Ugandan-born activist and academic, Dr Stella Nyanzi, was – until recently – languishing in jail. Her ‘crime’ was insulting President Yoweri Museveni and First Lady Janet Kataaha Museveni.
Apart from describing the president as a ‘pair of buttocks’, she has doggedly pursued a very public campaign criticising the presidential couple that has not endeared her to the head of state. Almost inevitably #PairofButtocks generated a healthy amount of Twitter traffic and ensured worldwide publicity.
The final straw for Nyanzi was a failure to deliver on a campaign promise. In February, the First Lady, speaking in her official capacity as Minister of Education, confirmed to the Ugandan parliament that there was no money for sanitary towels for poorer girls in rural areas. As the First Lady is parliamentary representative for one of the most deprived regions of the country, this failure was seen as particularly shocking. Weeks earlier, during the 2016 presidential campaign, she had promised to provide free sanitary pads to those poorer girls.
While many Ugandans speak fondly of the First Lady as ‘Mama Janet’, Nyanzi was having none of it, ridiculing the claim that the government lacked sufficient funds. Without such provision, many girls were missing days of schooling, or else being forced to use impromptu devices including paper and grass rather than sanitary products.
For Nyanzi, this apparent apathy was symptomatic of a long-serving presidential figure who can find resources for matters of personal gain and national security but not for everyday issues that matter to girls and women. The Museveni administration pumped money into a conflict against a terror organisation (the Lord’s Resistance Army) in the north of the country and involved itself in regional conflicts in central Africa. President Museveni has been in power since 1986 and, for many foreign observers, is no longer emblematic of a new generation of democratically elected leaders. Instead, he is more likely to be represented as just another ‘strong man’ of African politics who is reluctant to cede power (he won an election in 2016 against a backdrop of accusations of vote rigging and intimidation).
When it comes to gender and matters of sexuality, there is often an unwillingness to discuss either sex education or accept that women can be critics of government. The net result is that many girls in Uganda are not being provided with appropriate information and support.
Homosexuality is outlawed in Uganda. Campaigners such as Kasha Jacqueline Nabagesera have been incredibly forthright and brave in campaigning for LGBT rights in a country where homophobia is rife. Nabagesera has spoken of her experiences of being a university student, being made to sign agreements that she would stop dressing in ‘boy’s clothes’ and being banned from coming within a hundred metres of female dormitories.
Sanitary towels and homophobia reveal something important about domestic Ugandan politics. Poor, young girls are deterred from attending school on a regular basis, while lesbian and gay people are deterred from occupying public space for fear of being subject to homophobic attacks. The legal system of Uganda has been used by critics of both Nyanzi and Nabagesera to silence these outspoken women and this reminds us that when we consider terms like ‘national security’ we are mindful that some citizens might well be rendered insecure and vulnerable as a consequence of law and prejudice.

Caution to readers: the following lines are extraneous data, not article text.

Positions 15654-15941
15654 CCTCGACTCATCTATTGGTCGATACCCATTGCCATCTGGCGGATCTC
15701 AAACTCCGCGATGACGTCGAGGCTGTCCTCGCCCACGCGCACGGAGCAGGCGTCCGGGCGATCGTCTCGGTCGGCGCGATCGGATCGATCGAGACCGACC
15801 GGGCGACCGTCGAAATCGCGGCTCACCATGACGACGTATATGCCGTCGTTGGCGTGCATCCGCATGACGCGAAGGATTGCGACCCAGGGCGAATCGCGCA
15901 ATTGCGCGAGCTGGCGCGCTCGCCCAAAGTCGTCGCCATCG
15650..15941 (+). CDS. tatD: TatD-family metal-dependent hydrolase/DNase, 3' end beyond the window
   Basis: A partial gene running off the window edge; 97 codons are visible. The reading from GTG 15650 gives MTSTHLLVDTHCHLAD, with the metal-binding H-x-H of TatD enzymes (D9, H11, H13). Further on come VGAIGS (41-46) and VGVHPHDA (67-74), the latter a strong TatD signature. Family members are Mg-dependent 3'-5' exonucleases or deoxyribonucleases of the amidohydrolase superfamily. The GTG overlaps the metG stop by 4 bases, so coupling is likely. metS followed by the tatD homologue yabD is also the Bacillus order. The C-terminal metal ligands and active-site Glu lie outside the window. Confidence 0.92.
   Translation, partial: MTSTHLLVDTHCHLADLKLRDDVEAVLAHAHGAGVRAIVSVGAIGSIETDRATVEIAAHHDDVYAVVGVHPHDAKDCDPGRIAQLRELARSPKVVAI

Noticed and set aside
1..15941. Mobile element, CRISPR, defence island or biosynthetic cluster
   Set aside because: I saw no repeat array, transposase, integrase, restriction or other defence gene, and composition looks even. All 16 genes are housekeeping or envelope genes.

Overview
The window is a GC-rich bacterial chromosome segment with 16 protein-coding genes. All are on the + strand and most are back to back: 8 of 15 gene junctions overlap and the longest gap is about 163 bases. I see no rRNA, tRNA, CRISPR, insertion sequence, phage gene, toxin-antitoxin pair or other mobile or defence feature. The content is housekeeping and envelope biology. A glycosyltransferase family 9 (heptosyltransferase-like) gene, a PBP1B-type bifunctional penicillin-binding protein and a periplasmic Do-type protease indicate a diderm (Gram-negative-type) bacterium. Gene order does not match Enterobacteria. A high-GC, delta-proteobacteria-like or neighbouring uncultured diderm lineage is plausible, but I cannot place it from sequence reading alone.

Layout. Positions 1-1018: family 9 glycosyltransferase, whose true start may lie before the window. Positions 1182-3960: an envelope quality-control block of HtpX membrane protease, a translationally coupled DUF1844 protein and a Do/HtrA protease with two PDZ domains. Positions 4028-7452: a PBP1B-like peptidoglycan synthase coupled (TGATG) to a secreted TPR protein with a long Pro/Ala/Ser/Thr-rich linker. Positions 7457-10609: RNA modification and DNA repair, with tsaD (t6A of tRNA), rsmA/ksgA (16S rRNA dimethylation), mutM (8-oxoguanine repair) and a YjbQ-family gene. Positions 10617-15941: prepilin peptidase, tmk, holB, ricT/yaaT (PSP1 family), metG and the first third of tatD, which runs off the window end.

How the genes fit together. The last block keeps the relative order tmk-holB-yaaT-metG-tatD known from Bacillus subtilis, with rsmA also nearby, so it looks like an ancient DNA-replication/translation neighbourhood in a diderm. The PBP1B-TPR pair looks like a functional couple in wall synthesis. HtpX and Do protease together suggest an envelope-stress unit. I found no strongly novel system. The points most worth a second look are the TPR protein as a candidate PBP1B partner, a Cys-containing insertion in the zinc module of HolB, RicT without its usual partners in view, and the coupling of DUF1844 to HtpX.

The campaigning for sanitary towel provision is showing no signs of fading from the public scene. Nyanzi and her supporters have crowd-sourced funds and within weeks of a public campaign, millions of towels were made available for distribution to those poorer communities.
While campaigning, Nyanzi faced charges of moral decadence and bringing the presidential office into disrepute. The 2011 Computer Misuse Act was cited in the process because she stood accused of ‘offensive communication’ when she posited the suggestion that the Ugandan president was little more than a ‘pair of buttocks’. International legal observers and campaigners accused the Ugandan government of a witch-hunt and condemned the decision to imprison Nyanzi. Her release on bail came only as a result of a threat of her health.
Beyond Uganda, it is also notable that the sanitary towel has been integral to protesting. In 2016, as part of International Women’s Day, activists used sanitary towels to protest against gender discrimination, patriarchy, and taboos around menstruation. Protestors hung their bras and wrote protest notes on sanitary towels on trees during a Women’s March on Washington DC in January 2017.
Elsewhere in the world, campaigners in India have made progress in highlighting the extraordinary lengths many girls and women are having to go to in order to deal with an absence of cheap and hygienic sanitary towels. Prime Minister Modi acknowledged in 2014 that sanitary towels and a lack of adequate toilet facilities were pressing issues for millions of Indian girls and women.
For as long as there is a global tradition of condemning outspoken and controversial women as ‘mad and bad’, female activists will continue to use their bodies, voices and intimate objects such as sanitary towels to campaign for change and speak back against those who wish to control women’s bodies and sexuality.
This was published in the June 2017 edition of Geographical magazine.